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Ford Motor (NYSE:F) makes for one of the great feel-good stories of the past five years. Alan Mulally came in and saved the company, turning around the giant sinking ship. Now, with the shares up 1,100% off the 2008 lows, the stock has come to a grinding halt. Over the last two months, Ford has been flat, while the S&P500 has surged 7.5%. Why the underperformance? Well, a lack of new positive catalysts and a bunch of new worries for the company - all in the last six months.

The most glaring concern right now is the rising gas prices in 2012. Gas prices nationwide are surging, with the national average above $3.89/gallon. This creates two major problems for Ford Motor. The US economy may not be able to sustain its already tepid economic growth, slipping back into a recession, and there is a huge incentive for consumers to buy smaller, fuel-efficient cars, rather than the gas-guzzling SUVs and trucks that hurt Ford's profits.

Another huge concern for Ford is that multiple news sources over the last four months have been rumoring that CEO Alan Mulally will be retiring. This will continue to be a hangover on Ford's stock until it actually happens. Mulally is one of the greatest CEO's in Corporate America, and losing his leadership will be a big loss for Ford, especially since the CFO, Lewis Booth, also announced his retirement on February 9, 2012. A loss of both of these men, who were integral to the turnaround of Ford Motors, will overshadow the stock until new management comes in and proves its competency.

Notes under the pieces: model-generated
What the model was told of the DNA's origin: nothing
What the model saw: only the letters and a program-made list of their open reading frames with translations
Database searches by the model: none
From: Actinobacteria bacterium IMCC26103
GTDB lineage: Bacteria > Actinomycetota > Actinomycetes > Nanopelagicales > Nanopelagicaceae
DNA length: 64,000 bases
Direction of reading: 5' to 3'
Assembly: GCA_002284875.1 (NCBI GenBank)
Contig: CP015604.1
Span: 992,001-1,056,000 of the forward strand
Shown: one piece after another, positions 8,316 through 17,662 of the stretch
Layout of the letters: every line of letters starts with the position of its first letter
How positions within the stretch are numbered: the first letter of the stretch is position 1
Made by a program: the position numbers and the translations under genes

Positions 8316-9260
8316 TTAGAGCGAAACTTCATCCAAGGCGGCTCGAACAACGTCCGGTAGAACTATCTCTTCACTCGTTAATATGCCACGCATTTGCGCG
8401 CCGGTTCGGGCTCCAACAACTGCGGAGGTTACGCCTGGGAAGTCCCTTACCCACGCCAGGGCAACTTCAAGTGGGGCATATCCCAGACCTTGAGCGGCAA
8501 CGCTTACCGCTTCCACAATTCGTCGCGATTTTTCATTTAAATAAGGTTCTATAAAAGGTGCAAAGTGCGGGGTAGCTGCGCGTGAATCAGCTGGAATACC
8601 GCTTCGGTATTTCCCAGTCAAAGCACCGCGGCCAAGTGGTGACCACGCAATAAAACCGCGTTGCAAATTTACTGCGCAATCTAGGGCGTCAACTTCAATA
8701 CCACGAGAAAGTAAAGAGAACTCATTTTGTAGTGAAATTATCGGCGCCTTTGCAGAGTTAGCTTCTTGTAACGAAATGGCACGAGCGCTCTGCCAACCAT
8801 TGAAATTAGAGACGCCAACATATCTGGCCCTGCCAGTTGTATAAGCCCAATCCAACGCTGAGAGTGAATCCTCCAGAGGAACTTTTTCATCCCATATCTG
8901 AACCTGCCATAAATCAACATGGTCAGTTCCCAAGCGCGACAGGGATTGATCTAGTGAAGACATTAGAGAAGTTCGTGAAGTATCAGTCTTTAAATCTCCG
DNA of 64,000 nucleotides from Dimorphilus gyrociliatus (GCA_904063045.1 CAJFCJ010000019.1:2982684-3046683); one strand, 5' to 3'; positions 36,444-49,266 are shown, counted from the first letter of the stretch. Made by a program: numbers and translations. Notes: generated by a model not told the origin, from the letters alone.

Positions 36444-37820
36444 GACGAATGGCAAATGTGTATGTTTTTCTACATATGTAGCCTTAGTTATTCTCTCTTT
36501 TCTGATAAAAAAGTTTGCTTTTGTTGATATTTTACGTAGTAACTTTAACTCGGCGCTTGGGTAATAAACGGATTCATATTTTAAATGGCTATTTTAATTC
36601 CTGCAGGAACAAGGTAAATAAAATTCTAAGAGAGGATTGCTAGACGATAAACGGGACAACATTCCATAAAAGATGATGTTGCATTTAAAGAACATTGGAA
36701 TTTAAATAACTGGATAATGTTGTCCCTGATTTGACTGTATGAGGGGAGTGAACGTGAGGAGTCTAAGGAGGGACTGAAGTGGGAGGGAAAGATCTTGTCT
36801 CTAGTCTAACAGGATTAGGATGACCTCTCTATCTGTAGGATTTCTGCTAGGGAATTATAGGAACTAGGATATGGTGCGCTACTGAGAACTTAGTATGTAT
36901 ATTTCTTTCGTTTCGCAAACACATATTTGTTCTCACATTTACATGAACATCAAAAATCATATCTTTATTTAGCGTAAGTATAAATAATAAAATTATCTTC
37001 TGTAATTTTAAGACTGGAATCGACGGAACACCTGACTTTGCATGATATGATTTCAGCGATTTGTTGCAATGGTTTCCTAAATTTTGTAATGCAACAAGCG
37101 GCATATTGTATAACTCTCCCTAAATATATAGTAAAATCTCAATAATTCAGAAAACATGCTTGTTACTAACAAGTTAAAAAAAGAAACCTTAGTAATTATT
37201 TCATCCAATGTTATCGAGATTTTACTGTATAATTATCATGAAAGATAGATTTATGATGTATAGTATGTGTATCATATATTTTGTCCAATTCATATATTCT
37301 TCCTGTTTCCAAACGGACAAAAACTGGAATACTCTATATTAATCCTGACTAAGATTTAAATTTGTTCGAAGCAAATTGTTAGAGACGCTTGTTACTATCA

Finally, Europe's debt crisis could continue to trip Ford in 2012 and 2013. The credit crisis could have a detrimental impact on car sales if credit freezes up later this year. Ford derived 41% of its sales internationally in 2011, with over 26% of total sales coming from Europe. Ford had a disappointing 2011 internationally, showing a loss in both its Europe and Asia Pacific/Africa divisions.

Due to woes in Europe and elsewhere for Ford, earnings estimates for 2012 have slowly been lowered by analysts, who now expect Ford to earn $1.47 in 2012. Shares trade at a cheap 8.5x estimated earnings; however, this isn't a reason to buy shares until the overhang of two of the three problems are resolved.

U.S. car sales continue to be quite robust, and the 1.6% dividend yield will help put a floor underneath the shares of Ford. However, there are no new catalysts that will drive Ford in 2012. Until a catalyst becomes clear, or the worries subside, Ford will continue to lag the overall market. Shares are not a buy or a short right now, but rather a hold or stay-on-the-sidelines and invest your money elsewhere.

Source: Why Ford's Stock Will Stall In 2012